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Advertising, Marketing & Promotions Alert >> FTC and FDA Target Advertising of CBD Health Claims

May 17, 2019

In a sign that the government will take an active enforcement role in a budding industry, the Federal Trade Commission (FTC) and the Food and Drug Administration (FDA) have sent warning letters to three companies that are advertising and selling products containing cannabidiol (CBD).

Agencies’ Concerns About CBD
For decades, hemp, a close biological relative of marijuana, was regulated as a Schedule I drug under the Controlled Substances Act (CSA), alongside marijuana, heroin and other narcotics. Marijuana and marijuana-derived products – defined generally as plants containing more than .3% tetrahydrocannabinol (THC), the chemical that produces a high – remain illegal under the CSA. But the 2018 Farm Bill that was passed in December legalized hemp – defined generally as plants containing less than .3% THC – and CBD derived from hemp plants.

While the FDA has recently approved CBD use in one anti-epilepsy drug, many retailers and producers have seized the opportunity of legalization to make a wide variety of dubious medicinal claims about CBD.

In April, the agencies sent warning letters to three companies: Nutra Pure LLC, PotNetwork Holdings, Inc. and Advanced Spine and Pain, LLC (d/b/a Relievus), which market and advertise products containing CBD, such as “CBD Salve,” “CBD for Dogs,” “Hemp Oil,” “CBD Softgels,” “Liquid Gold Gummies” and “CBD Oil.” The letters explain that the agencies had reviewed the companies’ websites and believed that the advertised products might violate the FTC Act by making false or unsubstantiated health claims about their ability to effectively treat diseases including cancer, Alzheimer’s disease, fibromyalgia and “neuropsychiatric disorders.”

The warning letter to Advanced Spine and Pain illustrates the FDA and FTC’s concerns:

  1. The FDA determined that Advanced Spine and Pain’s “CBD Salve” and “CBD Oil” products were unapproved new drugs sold in violation of the Federal Food, Drug and Cosmetic Act (the FD&C Act);
  2. That these products were misbranded drugs under the FD&C Act; and
  3. That the company’s “CBD for Dogs” product was an unapproved new animal drug that was unsafe and adulterated under the FD&C Act.

The agencies further explained that they determined Advanced Spine and Pain’s “CBD Salve” and “CBD Oil” products as drugs under the FD&C Act because they were intended for use in the diagnosis, cure, mitigation, treatment or prevention of disease and/or because they were intended to affect the structure or function of the body. They reached this conclusion even though Advanced Spine and Pain’s “CBD Oil” products were not labeled as dietary supplements because their directions for use stated “[a]s a hemp supplement. . . .” Based on this language, the agencies said, it appeared that Advanced Spine and Pain might “intend to market” the product “as a dietary supplement.” According to the government, however, it did not meet the definition of a dietary supplement under the FD&C Act because the FDA concluded that CBD products were “excluded from the dietary supplement definition” and CBD may not be used as an ingredient in food or dietary supplements.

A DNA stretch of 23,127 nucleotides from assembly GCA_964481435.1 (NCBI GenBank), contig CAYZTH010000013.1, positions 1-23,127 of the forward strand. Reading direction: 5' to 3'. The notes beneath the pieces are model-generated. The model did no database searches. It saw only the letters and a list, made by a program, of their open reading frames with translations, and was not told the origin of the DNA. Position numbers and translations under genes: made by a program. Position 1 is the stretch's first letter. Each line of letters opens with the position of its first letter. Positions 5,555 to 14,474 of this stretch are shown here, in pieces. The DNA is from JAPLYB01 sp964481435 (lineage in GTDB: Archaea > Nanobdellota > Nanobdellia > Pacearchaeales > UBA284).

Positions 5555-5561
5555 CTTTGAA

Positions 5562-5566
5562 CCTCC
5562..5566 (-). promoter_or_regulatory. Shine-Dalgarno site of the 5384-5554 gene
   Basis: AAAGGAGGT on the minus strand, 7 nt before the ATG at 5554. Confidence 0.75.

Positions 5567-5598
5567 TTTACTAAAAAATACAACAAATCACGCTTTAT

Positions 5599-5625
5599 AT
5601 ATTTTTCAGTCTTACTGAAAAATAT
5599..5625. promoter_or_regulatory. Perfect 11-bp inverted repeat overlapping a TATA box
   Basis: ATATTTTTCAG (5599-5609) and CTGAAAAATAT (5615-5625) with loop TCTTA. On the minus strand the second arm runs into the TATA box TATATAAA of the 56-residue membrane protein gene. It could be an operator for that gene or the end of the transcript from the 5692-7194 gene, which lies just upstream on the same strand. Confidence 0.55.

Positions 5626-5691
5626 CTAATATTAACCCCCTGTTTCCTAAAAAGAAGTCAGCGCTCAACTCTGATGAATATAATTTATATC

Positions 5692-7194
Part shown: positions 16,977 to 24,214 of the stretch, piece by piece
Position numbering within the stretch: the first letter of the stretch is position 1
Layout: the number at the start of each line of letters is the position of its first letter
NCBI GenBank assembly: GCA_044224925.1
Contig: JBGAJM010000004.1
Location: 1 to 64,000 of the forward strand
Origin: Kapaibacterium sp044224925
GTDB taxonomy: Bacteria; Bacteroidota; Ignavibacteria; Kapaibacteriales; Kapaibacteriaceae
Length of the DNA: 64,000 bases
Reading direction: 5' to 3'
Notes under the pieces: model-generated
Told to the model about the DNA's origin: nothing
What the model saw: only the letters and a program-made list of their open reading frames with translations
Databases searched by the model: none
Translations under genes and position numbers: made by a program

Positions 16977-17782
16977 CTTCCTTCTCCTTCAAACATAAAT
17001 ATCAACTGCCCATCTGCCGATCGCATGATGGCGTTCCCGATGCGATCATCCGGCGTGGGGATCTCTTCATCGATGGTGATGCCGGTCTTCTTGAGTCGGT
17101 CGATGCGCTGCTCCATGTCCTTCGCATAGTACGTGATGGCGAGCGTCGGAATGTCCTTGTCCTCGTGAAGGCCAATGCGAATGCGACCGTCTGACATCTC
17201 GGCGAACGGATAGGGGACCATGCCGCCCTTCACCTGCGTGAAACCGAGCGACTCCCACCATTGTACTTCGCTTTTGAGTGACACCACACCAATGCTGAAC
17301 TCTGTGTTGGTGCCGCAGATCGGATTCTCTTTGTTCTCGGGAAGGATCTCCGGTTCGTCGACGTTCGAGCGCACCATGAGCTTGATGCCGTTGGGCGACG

The agencies added that Advanced Spine and Pain’s “CBD Oil” could not be labeled or sold as a food, and that Advanced Spine and Pain might be violating the FTC Act by advertising that its product could prevent, treat or cure human disease without possessing “competent and reliable scientific evidence,” including, when appropriate, well-controlled human clinical studies, substantiating that the claims were true at the time they were made.

Examples of Challenged Statements
The letters contained many examples of statements by marketers that the agencies indicated were of concern. Among many others, they included:

  • “We carry cannabinoid oil and CBD salve for treating your conditions. If you have any of the indications listed below, please consider trying our cannabis treatment products! . . . Anxiety . . . Chronic Inflammation . . . Cancer Pain . . . Depression . . . Chronic Pain . . .”
  • “Here you can find a list of indications that we can treat with our hemp oil products . . . Anxiety. . . Chronic Inflammation . . . Cancer Pain . . . Depression . . . Chronic Pain . . .”
  • “CBD successfully stopped cancer cells in multiple different cervical cancer varieties.”
  • “CBD also decreased human glioma cell growth and invasion, thus suggesting a possible role of CBD as an antitumor agent.”
  • “CBD may also protect brain cells from beta-amyloid toxicity, making it a potential therapeutic agent in Alzheimer’s and Parkinson’s disease.”
  • “CBD, due to its anti-inflammatory and antioxidant properties, may be a promising agent to treat and prolong survival in Amyotrophic Lateral Sclerosis (ALS) patients.”
  • “Cannabidiol may treat depression.”
  • “Researchers suggest that it may be effective for panic disorder, obsessive compulsive disorder and post-traumatic stress disorder.”
  • “Studies suggest that cannabinoids may be a new class of drugs for the treatment of chronic pain.”
  • “Cannabidiol may provide treatment for Alzheimer’s disease.”
  • “CBD . . . can possibly be used as a therapeutic agent for treatment of type 1 diabetes at an early stage of the disease.”
  • “CBD reduced the rewarding effects of morphine and reduced drug seeking of heroin.”
  • “CBD may be a promising substance for people who abuse opioids.”
  • “CBD may be used to avoid or reduce withdrawal symptoms.”

Bottom Line

The legalization of hemp is a major step in establishing a potentially significant new industry. However, producers and marketers need to exercise caution when making health-related claims in connection with hemp-based product. The FTC and FDA will continue to aggressively review related advertising to ensure that products are advertised truthfully.